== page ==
Talking of circles, what about the Golden Circle? What about Iceland? Ah yes. That was pretty good too…

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For those interested, details of the retreat can be found here

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Writing as Therapy

I am just emerging from one of those stressful periods in life that come along every so often. One of those periods when you wake up in the mornings with your heart racing and your mind whirring. Days filled with tasks that are both mentally and emotionally draining.

The date of my previous blog shows how I’ve failed to keep up with my posts on here. You might naturally expect that, at a time such as this, I wouldn’t have managed to keep up with my fiction writing either. I wouldn’t have had the time. I wouldn’t have had the inclination. I wouldn’t have had the creative energy. I wouldn’t have been able to muster the concentration. I wouldn’t have had the inspiration.

This expectation, however, would assume two things that aren’t true. One, that external circumstances have to be conducive to writing in order for it to happen. Two, that writing for me is a hobby: something I do to unwind or to occupy myself with when there’s nothing else that requires my attention. For me, writing isn’t like that. Writing is something I need to do, come rain or shine.

It’s true I haven’t been in the right frame of mind to blog for a while. I’ve steered clear of writing that involves any kind of personal reflection, because life itself has foisted enough of that upon me. But, when the chips are down, I’ve found writing fiction to be not just a basic necessity, but positively beneficial to my mental and emotional well being.

This is true for a number of reasons. Like physical exercise, writing focuses the mind on something other than the problems you face. Writing fiction, in particular, focuses the mind on something unreal, which is a wonderful let up for a mind beleaguered by reality.

Writing fiction, like reading, is an escape. It’s a better form of escape than watching TV because it requires a far deeper level of concentration and engagement. It requires, to a degree, a suspension of the conscious mind, or, at least, a conversation between the conscious and the subconscious. If this means that some of the anxieties from your life may leak into your fiction, they must be allowed to do so only in the service of your story.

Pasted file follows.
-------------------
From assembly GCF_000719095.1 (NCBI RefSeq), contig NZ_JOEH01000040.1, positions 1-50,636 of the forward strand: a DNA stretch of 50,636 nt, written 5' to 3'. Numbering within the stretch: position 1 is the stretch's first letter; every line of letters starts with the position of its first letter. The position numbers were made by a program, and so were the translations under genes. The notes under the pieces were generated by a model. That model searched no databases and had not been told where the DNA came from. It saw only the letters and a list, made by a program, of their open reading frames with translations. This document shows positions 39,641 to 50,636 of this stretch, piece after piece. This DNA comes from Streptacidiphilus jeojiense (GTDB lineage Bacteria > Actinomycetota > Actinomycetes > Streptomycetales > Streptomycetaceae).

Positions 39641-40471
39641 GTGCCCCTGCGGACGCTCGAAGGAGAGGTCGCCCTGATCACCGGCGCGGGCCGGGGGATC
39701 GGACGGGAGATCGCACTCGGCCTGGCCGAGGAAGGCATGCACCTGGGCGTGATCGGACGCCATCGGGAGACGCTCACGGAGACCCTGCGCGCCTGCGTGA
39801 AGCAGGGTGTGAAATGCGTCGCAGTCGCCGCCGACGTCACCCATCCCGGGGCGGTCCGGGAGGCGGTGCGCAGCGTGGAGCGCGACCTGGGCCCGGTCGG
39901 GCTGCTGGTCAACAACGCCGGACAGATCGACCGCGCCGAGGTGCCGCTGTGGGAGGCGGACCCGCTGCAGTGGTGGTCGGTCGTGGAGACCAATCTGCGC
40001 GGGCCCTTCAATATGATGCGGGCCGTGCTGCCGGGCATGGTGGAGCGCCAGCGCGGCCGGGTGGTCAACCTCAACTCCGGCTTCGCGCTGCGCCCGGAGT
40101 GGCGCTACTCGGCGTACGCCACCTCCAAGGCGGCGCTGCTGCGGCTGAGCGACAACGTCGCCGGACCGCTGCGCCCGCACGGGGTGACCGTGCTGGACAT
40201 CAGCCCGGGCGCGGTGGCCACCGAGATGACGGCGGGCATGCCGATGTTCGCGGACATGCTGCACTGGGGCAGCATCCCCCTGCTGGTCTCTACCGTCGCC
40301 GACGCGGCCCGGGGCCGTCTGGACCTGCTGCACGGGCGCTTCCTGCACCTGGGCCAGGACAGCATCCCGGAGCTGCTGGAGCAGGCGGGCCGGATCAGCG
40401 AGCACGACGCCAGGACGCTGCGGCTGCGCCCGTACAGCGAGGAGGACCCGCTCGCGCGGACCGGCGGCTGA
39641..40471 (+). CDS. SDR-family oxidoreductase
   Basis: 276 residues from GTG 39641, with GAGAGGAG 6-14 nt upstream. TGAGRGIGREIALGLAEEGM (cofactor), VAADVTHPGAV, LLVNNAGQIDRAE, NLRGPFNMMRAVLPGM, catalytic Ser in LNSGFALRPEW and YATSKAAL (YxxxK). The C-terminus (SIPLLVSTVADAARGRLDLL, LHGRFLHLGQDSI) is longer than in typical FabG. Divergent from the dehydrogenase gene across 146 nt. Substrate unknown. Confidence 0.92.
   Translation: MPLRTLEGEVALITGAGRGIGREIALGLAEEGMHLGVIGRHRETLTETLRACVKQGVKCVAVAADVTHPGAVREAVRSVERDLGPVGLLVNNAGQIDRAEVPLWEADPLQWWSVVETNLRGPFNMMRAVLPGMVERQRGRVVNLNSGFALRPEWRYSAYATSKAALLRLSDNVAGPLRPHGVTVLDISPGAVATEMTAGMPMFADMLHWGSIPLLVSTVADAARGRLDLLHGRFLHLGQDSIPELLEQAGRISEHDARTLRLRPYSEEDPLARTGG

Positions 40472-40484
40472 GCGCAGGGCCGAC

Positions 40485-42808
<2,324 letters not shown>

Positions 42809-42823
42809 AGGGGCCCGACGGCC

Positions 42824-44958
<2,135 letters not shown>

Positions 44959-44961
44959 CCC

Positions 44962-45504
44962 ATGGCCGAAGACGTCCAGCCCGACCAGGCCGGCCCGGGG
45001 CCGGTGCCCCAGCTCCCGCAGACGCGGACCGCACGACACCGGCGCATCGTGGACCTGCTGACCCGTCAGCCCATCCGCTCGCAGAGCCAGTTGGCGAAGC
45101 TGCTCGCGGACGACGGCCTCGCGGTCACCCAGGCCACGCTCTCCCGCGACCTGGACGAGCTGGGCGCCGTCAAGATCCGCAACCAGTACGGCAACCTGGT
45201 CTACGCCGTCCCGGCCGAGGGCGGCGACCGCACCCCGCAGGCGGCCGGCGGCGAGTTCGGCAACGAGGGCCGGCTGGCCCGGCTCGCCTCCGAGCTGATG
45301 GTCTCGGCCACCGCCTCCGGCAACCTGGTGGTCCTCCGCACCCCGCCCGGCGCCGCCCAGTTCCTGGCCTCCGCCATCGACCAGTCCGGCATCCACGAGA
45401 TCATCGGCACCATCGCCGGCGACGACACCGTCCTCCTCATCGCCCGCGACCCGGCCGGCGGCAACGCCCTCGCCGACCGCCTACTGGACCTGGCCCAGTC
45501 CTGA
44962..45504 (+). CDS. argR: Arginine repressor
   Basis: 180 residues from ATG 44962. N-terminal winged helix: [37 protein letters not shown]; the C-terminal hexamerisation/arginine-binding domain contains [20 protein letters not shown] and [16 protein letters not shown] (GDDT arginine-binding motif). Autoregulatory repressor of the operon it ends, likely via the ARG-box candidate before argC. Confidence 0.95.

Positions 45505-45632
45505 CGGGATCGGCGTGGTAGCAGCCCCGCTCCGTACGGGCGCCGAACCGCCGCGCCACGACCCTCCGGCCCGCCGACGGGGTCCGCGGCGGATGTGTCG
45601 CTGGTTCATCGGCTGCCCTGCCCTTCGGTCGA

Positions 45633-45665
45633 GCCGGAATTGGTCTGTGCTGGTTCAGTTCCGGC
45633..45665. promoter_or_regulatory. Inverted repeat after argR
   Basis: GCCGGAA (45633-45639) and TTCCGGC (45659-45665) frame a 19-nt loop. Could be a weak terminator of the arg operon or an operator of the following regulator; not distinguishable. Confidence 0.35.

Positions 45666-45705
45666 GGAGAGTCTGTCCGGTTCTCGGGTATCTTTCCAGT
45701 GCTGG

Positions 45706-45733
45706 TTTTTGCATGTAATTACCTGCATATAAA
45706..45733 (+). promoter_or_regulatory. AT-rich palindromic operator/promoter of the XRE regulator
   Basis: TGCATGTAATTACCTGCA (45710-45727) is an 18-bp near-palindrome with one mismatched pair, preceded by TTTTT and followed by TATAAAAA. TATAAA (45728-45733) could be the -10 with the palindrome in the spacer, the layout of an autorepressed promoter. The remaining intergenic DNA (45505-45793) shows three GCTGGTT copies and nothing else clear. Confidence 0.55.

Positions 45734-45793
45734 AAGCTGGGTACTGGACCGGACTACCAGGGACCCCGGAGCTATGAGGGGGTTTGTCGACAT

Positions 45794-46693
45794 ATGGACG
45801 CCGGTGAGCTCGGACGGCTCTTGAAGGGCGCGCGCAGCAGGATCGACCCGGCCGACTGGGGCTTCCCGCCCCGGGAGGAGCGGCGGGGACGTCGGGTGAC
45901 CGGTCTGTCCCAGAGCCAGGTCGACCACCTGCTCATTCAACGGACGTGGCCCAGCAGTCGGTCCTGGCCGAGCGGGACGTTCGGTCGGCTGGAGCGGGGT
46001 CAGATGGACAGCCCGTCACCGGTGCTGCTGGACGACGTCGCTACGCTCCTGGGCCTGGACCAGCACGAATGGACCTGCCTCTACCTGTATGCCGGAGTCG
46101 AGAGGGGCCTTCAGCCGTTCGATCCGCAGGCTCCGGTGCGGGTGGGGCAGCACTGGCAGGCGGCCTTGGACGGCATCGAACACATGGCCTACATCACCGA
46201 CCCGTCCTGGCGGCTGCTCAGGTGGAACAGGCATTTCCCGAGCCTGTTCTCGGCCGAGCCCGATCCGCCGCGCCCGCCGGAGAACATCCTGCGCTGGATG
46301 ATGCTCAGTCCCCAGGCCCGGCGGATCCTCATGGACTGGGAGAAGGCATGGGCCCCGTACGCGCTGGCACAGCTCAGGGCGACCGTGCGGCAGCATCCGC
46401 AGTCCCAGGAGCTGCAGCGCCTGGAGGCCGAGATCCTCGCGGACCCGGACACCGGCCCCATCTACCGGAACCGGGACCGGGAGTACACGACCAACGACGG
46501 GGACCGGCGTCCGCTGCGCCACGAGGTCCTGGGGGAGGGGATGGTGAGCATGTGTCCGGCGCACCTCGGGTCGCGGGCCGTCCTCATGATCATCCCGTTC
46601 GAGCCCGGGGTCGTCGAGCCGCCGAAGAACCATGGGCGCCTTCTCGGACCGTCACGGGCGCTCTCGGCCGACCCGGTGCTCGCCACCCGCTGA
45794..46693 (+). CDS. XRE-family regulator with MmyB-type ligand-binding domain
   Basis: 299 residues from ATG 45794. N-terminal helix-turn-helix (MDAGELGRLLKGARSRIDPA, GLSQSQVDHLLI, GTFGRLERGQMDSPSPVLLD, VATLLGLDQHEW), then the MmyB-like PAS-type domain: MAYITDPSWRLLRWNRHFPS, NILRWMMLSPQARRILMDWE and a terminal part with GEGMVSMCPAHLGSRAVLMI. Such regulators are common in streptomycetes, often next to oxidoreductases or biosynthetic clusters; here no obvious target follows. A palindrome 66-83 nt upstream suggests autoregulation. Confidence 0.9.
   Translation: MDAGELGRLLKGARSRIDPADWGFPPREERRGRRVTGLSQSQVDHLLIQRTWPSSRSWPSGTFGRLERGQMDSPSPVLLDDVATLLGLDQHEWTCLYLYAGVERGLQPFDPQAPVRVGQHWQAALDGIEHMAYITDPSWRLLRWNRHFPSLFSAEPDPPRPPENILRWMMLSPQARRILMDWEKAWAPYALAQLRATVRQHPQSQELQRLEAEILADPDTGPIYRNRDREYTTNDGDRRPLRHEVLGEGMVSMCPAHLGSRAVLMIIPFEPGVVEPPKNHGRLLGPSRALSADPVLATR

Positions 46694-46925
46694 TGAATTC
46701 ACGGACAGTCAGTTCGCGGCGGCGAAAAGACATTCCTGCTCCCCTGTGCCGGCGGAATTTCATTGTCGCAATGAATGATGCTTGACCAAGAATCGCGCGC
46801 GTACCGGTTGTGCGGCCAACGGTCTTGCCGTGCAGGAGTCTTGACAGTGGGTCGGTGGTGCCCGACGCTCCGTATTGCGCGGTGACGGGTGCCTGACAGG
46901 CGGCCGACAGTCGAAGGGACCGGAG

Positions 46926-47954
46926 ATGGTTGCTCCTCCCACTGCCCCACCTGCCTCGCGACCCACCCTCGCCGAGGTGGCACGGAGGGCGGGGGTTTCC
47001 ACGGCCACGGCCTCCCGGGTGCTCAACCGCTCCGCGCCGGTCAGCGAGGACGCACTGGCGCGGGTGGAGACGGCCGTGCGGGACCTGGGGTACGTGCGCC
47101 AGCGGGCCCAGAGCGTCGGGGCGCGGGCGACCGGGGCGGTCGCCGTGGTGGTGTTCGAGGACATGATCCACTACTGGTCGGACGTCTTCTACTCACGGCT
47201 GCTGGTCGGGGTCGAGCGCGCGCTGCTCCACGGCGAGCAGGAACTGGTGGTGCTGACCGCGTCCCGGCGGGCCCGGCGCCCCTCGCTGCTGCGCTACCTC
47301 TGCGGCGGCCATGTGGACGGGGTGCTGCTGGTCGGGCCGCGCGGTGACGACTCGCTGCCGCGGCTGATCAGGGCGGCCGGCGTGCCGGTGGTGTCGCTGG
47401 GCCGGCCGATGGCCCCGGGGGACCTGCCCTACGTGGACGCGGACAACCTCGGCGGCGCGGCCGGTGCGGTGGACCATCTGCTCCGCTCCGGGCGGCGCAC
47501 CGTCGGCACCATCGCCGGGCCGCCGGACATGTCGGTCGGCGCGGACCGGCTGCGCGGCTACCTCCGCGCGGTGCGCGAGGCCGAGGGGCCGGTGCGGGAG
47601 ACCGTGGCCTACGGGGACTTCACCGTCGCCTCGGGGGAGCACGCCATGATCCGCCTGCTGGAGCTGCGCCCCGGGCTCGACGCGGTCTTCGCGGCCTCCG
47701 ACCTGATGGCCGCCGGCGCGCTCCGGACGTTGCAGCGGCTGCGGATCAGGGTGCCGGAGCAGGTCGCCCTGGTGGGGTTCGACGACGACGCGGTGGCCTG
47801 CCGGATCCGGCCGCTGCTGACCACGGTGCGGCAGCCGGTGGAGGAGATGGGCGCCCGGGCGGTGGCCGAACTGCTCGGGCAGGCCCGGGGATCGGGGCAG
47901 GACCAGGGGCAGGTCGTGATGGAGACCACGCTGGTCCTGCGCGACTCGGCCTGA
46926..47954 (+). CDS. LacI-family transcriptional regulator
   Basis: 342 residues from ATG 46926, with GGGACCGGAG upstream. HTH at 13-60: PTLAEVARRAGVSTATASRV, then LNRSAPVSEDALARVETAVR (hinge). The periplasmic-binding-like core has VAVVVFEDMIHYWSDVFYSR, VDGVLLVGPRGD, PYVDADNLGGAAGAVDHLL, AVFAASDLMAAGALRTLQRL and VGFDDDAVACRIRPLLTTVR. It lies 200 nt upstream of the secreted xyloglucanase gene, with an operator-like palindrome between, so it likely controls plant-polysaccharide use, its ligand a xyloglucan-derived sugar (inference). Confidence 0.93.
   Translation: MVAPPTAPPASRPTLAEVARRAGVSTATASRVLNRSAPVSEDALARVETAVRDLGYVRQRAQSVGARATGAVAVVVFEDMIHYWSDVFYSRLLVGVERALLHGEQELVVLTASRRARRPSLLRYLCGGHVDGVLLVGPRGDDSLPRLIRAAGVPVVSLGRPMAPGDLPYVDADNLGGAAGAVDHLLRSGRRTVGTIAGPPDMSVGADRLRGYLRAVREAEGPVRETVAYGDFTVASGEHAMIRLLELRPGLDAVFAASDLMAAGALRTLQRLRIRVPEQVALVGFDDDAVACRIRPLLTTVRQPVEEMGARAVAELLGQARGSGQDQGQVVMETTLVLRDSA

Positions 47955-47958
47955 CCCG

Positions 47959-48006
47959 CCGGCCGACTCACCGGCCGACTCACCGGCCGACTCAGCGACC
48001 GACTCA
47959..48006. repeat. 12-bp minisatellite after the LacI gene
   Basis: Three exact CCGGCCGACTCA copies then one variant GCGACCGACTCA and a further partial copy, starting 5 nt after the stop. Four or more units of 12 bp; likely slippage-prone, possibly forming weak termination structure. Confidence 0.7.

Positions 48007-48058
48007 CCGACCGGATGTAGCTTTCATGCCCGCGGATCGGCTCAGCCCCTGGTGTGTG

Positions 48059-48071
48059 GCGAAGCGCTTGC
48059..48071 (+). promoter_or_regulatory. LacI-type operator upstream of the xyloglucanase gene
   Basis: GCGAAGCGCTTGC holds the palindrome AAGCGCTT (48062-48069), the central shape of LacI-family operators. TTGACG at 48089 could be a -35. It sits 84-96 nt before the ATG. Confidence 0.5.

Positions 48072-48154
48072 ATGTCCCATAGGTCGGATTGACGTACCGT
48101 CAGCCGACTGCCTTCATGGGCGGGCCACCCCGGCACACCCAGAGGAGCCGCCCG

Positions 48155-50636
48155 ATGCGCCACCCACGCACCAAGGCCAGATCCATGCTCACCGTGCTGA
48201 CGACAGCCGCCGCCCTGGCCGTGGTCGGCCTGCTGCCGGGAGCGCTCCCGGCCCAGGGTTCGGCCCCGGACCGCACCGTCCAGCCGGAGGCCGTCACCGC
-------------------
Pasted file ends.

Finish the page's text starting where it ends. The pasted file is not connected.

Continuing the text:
That is why writing fiction, as opposed to life writing, isn’t therapeutic in terms of catharsis or self-expression. But, in terms of a meditative experience, an imaginative release and an exercise in problem solving, it is brilliantly effective self-medicated therapy.

When I enrolled on my masters degree in creative writing, it was following the most stressful period of my life. At the time I wasn’t sure I’d be able to cope, but attending those weekly lectures and undertaking those writing exercises and workshopping my work and that of my fellow students proved to be an absolute lifeline.

Now that this latest storm has passed, I’m able to undertake a bit of naval gazing and to blog again. It’s a relief to do that. And I’m writing my fiction now without a sense of huddling under a cloud in desperation, but of stretching out in the light. Looking back on the last few weeks, I find myself wondering, not so much how I managed to carry on writing, but how people who don’t write manage to survive.

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Warning: Writer in Residence

I recently took the opportunity of a few clear days to book myself into a hotel for some dedicated writing time, away from it all. I splashed out on a really nice hotel in the Cotswolds. I splashed out on a really nice room too, with a four poster bed. Who says writers can’t enjoy a bit of luxury from time to time?